According to the latest research commissioned by HR and recruitment specialists, Randstad, more than half of Australian workers don’t think they have the digital skills to guarantee future employability.
The quarterly Randstad Workmonitor Report reveals over half (55%) of Australians think they need to develop stronger digital skills to guarantee their future job prospects. A further two-thirds (67%) believe that digitisation of the workforce requires different skill sets to those available at their current employer.
The survey also found that 85% of Australians believe every company should have a digital strategy (84% globally), 62% of Australians surveyed state their employer has a digital strategy (59% globally), 67% agree that digitisation requires different skill sets than currently available with employees at their employer (68% globally) and 55% believe they personally need to acquire more digital skills to guarantee their future employability (62% globally).
What do these Randstad survey findings mean?
With careers in STEM (Science, Technology, Engineering and Maths) on the rise, and many existing jobs set to become even more digitally focused in the future, CEO of Randstad Australia & New Zealand Frank Ribuot says there is more pressure than ever on employers to upskill the workforce.
“Careers across the board are transforming with advances in technology, as we change the way we work, the way we communicate with customers and employees, and the way in which consumers spend and engage with brands,” Mr Ribuot said.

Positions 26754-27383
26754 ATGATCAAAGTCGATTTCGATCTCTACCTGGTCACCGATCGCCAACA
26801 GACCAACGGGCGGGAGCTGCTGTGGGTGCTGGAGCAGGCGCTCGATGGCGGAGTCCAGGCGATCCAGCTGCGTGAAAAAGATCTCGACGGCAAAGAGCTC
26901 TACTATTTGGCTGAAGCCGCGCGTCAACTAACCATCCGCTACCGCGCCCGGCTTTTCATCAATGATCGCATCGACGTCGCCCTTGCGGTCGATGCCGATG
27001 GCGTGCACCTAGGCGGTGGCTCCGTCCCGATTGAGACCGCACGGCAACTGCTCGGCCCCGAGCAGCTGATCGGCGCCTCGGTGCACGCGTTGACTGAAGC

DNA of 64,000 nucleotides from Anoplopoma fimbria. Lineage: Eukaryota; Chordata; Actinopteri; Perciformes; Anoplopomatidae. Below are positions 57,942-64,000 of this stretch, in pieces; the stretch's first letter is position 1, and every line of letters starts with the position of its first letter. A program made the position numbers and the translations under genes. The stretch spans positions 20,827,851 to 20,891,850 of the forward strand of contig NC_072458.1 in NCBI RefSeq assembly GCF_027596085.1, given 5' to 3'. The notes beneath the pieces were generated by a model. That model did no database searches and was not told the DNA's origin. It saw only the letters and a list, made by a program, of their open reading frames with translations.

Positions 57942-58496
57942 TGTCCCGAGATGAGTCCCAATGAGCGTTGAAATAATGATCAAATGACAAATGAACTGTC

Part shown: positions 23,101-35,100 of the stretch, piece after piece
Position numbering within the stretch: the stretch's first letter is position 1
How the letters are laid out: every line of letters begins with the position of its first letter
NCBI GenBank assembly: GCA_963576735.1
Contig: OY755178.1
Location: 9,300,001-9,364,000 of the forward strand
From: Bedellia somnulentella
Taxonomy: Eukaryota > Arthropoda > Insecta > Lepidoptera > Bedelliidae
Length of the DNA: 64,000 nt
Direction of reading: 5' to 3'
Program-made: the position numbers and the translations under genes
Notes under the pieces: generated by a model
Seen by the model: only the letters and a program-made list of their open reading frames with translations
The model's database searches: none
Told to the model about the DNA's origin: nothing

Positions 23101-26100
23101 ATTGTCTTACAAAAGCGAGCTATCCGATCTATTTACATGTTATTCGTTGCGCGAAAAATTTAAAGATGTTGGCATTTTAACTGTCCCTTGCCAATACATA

“In response, organisations are adopting increasingly sophisticated digital strategies to maintain a competitive edge and deliver a superior customer experience, but the workforce is not feeling confident their employer is keeping them up to speed with the pace of change.”
According to Ribuot, if the issue of skills shortages and lack of training is not addressed in the immediate future, Australia risks having a workforce that is not skilled for long-term employability.
“Organisations across many industries are snapping up talent with these digital skills, but not necessarily upskilling their existing workforce. This has led to a gap within the talent pool and that gap will be set to widen if the issue is not addressed. A shift in thinking needs to happen now or we risk a skills shortage in the long term, with a significant section of the workforce ending up unemployable in the near future.”
With 85% of the Australian workforce agreeing that every employer should have a digital strategy in place, Mr Ribuot added that focus on training needs to be the priority.
“People are obviously crying out to be upskilled and offering the right kind of training and development will be key to employers attracting and retaining top talent moving forward,” he said.
“This time of year is typically when people reflect and review their careers and consider a change if their needs aren’t being met. Randstad research shows talent is not just attracted to financial incentives, but also skills development, career progression and workplace flexibility.
“While it can seem daunting to train staff from scratch, employers should keep in mind that many skills are actually transferrable. Many customer service roles for example have already shifted from interacting face to face, to creating content for social media channels and listening and responding online to customer feedback. The same principles apply, it’s just about shifting our thinking around how service is delivered and how we train and develop our people in these skills.”